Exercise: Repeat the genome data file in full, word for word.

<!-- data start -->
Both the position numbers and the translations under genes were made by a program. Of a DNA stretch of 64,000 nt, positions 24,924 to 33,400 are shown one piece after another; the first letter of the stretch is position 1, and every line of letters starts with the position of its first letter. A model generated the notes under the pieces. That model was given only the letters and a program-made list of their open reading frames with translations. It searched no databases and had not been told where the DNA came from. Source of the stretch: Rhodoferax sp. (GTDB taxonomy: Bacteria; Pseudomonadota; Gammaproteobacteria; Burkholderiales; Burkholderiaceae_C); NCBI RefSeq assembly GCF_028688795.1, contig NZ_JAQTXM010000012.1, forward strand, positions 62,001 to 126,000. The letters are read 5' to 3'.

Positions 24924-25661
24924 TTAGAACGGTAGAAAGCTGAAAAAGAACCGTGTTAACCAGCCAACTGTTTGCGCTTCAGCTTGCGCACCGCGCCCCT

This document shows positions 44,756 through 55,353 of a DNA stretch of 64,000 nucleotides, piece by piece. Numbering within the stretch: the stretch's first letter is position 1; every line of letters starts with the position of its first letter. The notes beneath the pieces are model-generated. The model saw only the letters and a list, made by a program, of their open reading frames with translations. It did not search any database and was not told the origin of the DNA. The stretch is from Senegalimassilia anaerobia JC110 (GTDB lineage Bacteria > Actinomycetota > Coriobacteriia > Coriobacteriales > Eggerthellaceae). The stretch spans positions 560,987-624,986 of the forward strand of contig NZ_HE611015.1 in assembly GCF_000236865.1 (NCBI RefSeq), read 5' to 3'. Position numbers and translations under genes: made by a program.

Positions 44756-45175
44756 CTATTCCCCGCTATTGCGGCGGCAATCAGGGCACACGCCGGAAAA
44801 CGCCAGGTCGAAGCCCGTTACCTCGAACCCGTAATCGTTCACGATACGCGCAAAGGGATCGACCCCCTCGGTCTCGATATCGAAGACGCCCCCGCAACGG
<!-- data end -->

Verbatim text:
Both the position numbers and the translations under genes were made by a program. Of a DNA stretch of 64,000 nt, positions 24,924 to 33,400 are shown one piece after another; the first letter of the stretch is position 1, and every line of letters starts with the position of its first letter. A model generated the notes under the pieces. That model was given only the letters and a program-made list of their open reading frames with translations. It searched no databases and had not been told where the DNA came from. Source of the stretch: Rhodoferax sp. (GTDB taxonomy: Bacteria; Pseudomonadota; Gammaproteobacteria; Burkholderiales; Burkholderiaceae_C); NCBI RefSeq assembly GCF_028688795.1, contig NZ_JAQTXM010000012.1, forward strand, positions 62,001 to 126,000. The letters are read 5' to 3'.

Positions 24924-25661
24924 TTAGAACGGTAGAAAGCTGAAAAAGAACCGTGTTAACCAGCCAACTGTTTGCGCTTCAGCTTGCGCACCGCGCCCCT

This document shows positions 44,756 through 55,353 of a DNA stretch of 64,000 nucleotides, piece by piece. Numbering within the stretch: the stretch's first letter is position 1; every line of letters starts with the position of its first letter. The notes beneath the pieces are model-generated. The model saw only the letters and a list, made by a program, of their open reading frames with translations. It did not search any database and was not told the origin of the DNA. The stretch is from Senegalimassilia anaerobia JC110 (GTDB lineage Bacteria > Actinomycetota > Coriobacteriia > Coriobacteriales > Eggerthellaceae). The stretch spans positions 560,987-624,986 of the forward strand of contig NZ_HE611015.1 in assembly GCF_000236865.1 (NCBI RefSeq), read 5' to 3'. Position numbers and translations under genes: made by a program.

Positions 44756-45175
44756 CTATTCCCCGCTATTGCGGCGGCAATCAGGGCACACGCCGGAAAA
44801 CGCCAGGTCGAAGCCCGTTACCTCGAACCCGTAATCGTTCACGATACGCGCAAAGGGATCGACCCCCTCGGTCTCGATATCGAAGACGCCCCCGCAACGG